Textbook Notes (368,566)
Geography (95)
GEOG 1HB3 (61)
Chapter 4

# Geography 1HB3 Chapter 4.docx

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School
Department
Geography
Course
GEOG 1HB3
Professor
Anna Robertson
Semester
Winter

Description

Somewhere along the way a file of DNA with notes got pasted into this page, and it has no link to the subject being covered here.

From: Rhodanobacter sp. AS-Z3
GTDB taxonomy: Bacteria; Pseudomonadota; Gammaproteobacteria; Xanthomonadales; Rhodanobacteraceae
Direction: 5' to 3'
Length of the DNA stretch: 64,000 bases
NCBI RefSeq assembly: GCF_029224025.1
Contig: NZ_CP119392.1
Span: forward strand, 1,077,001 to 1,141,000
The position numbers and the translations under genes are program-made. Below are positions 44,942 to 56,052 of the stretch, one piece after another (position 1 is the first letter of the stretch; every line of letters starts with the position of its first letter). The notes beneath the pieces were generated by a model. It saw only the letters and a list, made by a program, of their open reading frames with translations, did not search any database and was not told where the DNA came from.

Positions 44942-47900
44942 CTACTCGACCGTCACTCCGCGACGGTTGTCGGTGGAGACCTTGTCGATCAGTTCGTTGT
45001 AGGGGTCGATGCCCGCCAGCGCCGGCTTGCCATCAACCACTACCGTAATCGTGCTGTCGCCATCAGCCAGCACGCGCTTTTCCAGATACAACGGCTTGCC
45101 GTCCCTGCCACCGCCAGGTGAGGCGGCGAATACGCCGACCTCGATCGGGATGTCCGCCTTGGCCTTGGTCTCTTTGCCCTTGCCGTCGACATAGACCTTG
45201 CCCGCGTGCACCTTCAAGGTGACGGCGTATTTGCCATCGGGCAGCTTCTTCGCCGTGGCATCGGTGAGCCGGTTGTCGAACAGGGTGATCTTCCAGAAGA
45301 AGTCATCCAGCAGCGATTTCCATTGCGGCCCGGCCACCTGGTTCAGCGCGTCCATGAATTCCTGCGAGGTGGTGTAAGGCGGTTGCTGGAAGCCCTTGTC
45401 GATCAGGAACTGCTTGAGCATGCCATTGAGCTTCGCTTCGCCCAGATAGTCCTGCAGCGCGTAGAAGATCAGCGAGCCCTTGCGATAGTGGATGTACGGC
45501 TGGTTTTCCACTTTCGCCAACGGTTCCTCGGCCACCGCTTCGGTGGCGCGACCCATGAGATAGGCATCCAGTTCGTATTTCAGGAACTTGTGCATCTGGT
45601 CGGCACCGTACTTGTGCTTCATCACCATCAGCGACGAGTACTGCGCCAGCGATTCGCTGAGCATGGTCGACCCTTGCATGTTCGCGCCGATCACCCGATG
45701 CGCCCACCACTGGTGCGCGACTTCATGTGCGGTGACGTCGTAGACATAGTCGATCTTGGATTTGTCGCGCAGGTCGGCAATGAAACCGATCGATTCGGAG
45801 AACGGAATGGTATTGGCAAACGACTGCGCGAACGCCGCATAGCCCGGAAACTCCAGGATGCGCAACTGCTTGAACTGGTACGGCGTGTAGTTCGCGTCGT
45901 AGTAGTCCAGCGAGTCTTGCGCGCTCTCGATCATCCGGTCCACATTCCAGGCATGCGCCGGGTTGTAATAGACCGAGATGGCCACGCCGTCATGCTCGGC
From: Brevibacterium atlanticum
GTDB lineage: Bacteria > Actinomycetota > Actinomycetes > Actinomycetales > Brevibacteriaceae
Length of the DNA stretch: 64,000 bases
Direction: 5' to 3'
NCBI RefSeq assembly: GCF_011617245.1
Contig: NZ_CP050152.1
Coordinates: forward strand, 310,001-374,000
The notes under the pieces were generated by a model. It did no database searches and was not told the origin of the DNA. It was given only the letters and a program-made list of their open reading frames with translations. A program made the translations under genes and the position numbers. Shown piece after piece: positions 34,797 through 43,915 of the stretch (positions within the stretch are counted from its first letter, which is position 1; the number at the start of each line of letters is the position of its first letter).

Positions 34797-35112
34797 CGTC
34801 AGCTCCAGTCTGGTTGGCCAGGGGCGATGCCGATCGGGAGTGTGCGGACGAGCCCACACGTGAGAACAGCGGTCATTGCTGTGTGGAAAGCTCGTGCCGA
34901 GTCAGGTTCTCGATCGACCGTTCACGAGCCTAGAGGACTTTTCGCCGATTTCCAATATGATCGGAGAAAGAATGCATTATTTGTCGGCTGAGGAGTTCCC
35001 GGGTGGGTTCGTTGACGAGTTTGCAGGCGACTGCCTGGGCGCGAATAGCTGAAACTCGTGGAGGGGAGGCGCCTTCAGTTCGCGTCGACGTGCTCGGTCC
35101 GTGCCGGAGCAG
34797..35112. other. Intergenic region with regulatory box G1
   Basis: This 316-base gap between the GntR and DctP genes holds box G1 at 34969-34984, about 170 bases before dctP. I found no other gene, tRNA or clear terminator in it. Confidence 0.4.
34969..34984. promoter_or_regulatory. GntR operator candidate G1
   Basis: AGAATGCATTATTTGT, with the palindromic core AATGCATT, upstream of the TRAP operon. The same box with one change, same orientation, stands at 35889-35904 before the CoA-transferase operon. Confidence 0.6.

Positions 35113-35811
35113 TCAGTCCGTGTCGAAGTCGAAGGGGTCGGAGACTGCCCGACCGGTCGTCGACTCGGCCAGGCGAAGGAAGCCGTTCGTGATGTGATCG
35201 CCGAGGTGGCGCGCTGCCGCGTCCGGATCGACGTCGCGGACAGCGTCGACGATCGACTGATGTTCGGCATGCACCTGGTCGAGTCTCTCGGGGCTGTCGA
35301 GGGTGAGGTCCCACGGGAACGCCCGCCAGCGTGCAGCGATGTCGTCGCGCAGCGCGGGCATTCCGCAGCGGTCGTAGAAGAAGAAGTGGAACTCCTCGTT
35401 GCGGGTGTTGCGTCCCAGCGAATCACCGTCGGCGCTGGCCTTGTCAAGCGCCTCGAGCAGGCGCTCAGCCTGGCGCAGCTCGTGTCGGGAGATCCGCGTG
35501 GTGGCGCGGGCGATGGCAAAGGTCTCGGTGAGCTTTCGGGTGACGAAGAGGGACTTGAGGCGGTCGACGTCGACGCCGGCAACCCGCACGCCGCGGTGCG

Geography Chapter 4 Definitions Agricultural Density: the number of rural residents per unit of agriculturally productive land; a variant of physiological density that excludes urban population. Arithmetic Density: Carrying Capacity: the maximum population numbers that an area can support on a continuing basis without experiencing unacceptable deterioration; for humans, the numbers supportable by an area’s known and used resources- usually agricultural ones. Chain Migration: the process by which migration movement from a common home area to a specific destination are sustained by links of friendship of kinship between first movers and second followers. Channelized Migration: the tendency for migration to flow between areas that are socially and economically allied by past migration patterns, by economic and trade connections, or by some other affinity. Cohort: a population group unified by specific common characteristic, such as age, and subsequently treated as a statistical unit during their lifetimes. Counter Migration: the return of migrants to the regions from which they earlier emigrated. Crude Birth Rate (CBR): Crude Death Rate (CDR): Crude Density: the number of people per unit area of land. Demographic Equation: a mathematical expression that summarizes the contribution of different demographic processes to the population change of a given area, during a specified time period (with some stupid math equation) Demographic Transition: a model of the effect of economic development on population growth. A first stage involves stable numbers with both high birth rates and death rates; the second displays high birth rates, falling death rates, and population increases. Stage three shows reduction in population growth as birth rates decline to the level of death rates. The fourth and final stage again implies a population stable in size but with larger numbers than at the start of the transition process. An idealized summary of population history of industrializing Europe, its application to newly developed countries is questioned. Demography: the scientific study of population, with particular emphasis on quantitative aspects. Dependency Ratio: the number of dependents, old or young, each 100 persons in the economically productive years most on average. Doubling Time: the time period required for any beginning total experiencing a compounding growth to double in size. Ecological Optimum: the density of population which cannot be supported by the area’s natural resources. Ecumene: that part of the earth’s surface physically suitable for permanent human settlement; the permanently inhabited area of the earth. Homeostatic Plateau: the application of the concept of homeostasis, or relatively stable state of equilibrium, to the balance between population numbers and areal resources; the equilibrium level of population that available resources can adequately support. J-Curve: a curve shaped like the letter j, depicting exponential or geometric growth. Malthus: Thomas R. Malthus (1766-1843). English economist, demographer, and cleric who suggested that unless self-control, war, or natural disaster checks population, it will inevitably increase faster than will the food supplies needed to sustain it. This view is known as Malthusianism. Migration: the permanent (or relatively permanent) relocation of an individual or group to a new, usually distant, place of
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